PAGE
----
Gully Burns

Gully Burns
Information Sciences Institute, University of Southern California
Marina del Rey, United States

Speaker of Workshop 2

Will talk about: Using experimental design to design neuroinformatics data structures

Bio sketch:

Gully Burns develops pragmatic biomedical knowledge engineering systems for scientists that (a) provide directly useful functionality in their everyday use and (b) is based on innovative, cutting edge computer science that subtlely transforms our ability to use knowledge. He was originally trained as a physicist at Imperial College in London before switching to do a Ph.D. in neuroscience at Oxford. He came to work at USC in 1997, developing the 'NeuroScholar' project in Larry Swanson's lab before joining the Information Sciences Institute in 2006. He is now works as project leader in ISI's Information Integration Group, as well as a Research Assistant Professor of neurobiology at USC’s College of Letters, Arts and Sciences. He maintains a personal blog called 'Ars-Veritatis, the art of truth', and is very interested in seeing how his research in developing systems for scientists could translate to helping and supporting understanding and our use of knowledge in everyday life.

Talk abstract:

The interdisciplinary nature of neuroscience research leads to an explosion of different informatics tools, data structures, platforms and terminologies. A central difficulty faced by developers is that knowledge representations for any neuroscience subdomain must serve the domain-specific needs of that specified sub-community. Related representations overlap, they contradict each other, they have competing standards. The process of standardization is itself difficult to organize within the community and even harder to enforce in practice. This involves complex issues involving ease of use, computability, data availability as well as scientific correctness and philosophical purity.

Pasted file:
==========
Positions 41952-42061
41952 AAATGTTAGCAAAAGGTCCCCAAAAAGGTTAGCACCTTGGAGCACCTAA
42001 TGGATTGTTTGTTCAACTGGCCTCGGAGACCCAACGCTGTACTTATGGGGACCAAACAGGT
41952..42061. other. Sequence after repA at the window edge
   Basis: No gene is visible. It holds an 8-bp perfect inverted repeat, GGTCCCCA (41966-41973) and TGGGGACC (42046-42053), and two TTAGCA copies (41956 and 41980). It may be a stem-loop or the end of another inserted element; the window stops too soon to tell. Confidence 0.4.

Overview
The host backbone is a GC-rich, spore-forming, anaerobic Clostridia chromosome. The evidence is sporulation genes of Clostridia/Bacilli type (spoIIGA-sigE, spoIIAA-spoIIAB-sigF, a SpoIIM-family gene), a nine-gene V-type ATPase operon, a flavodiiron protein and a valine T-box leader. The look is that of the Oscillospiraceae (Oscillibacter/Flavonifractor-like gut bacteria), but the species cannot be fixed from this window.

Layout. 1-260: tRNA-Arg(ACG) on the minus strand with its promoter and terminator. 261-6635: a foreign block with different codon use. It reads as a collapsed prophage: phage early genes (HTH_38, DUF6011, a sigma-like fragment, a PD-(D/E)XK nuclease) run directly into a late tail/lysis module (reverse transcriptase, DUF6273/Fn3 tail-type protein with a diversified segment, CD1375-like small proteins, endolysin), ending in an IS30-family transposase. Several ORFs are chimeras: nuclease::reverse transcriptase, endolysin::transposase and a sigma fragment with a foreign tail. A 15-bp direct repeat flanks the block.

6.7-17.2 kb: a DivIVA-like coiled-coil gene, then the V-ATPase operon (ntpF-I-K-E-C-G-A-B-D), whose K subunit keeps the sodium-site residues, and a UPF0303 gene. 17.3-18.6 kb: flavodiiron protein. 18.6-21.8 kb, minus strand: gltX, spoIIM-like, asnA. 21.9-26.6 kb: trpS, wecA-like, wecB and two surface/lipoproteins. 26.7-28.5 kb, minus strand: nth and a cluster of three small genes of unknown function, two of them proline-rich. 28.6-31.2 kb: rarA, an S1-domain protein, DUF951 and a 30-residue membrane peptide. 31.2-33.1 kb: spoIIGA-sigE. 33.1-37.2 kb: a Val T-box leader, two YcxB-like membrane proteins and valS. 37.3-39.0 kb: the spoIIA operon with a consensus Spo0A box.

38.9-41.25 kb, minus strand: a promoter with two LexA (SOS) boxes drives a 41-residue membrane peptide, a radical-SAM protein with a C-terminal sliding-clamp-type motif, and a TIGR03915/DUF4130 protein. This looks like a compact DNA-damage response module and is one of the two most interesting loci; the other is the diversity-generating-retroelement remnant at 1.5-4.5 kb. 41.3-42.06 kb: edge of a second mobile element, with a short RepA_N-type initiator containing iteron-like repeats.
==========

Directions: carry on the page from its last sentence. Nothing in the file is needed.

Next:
In this talk, I present a novel, relatively simple conceptual design that makes a clear distinction between interpretive and observation knowledge to build a general framework for scientific data. Our methodology (called 'Knowledge Engineering from Experimental Design' or KEfED)  uses an experiment's protocol's to define the dependencies between its independent and dependent variables. These dependencies support the construction of a data structure that can capture (a) data points, (b) mean values, (c) statistical significance relations and (d) correlations. We will describe the underlying formalism of the KEfED approach, the tools we provide to help researchers build their own models, our approach to unify and standardize the definition of variables, the application of KEfED to complex neuroscience knowledge and possible research directions for this technology in the future.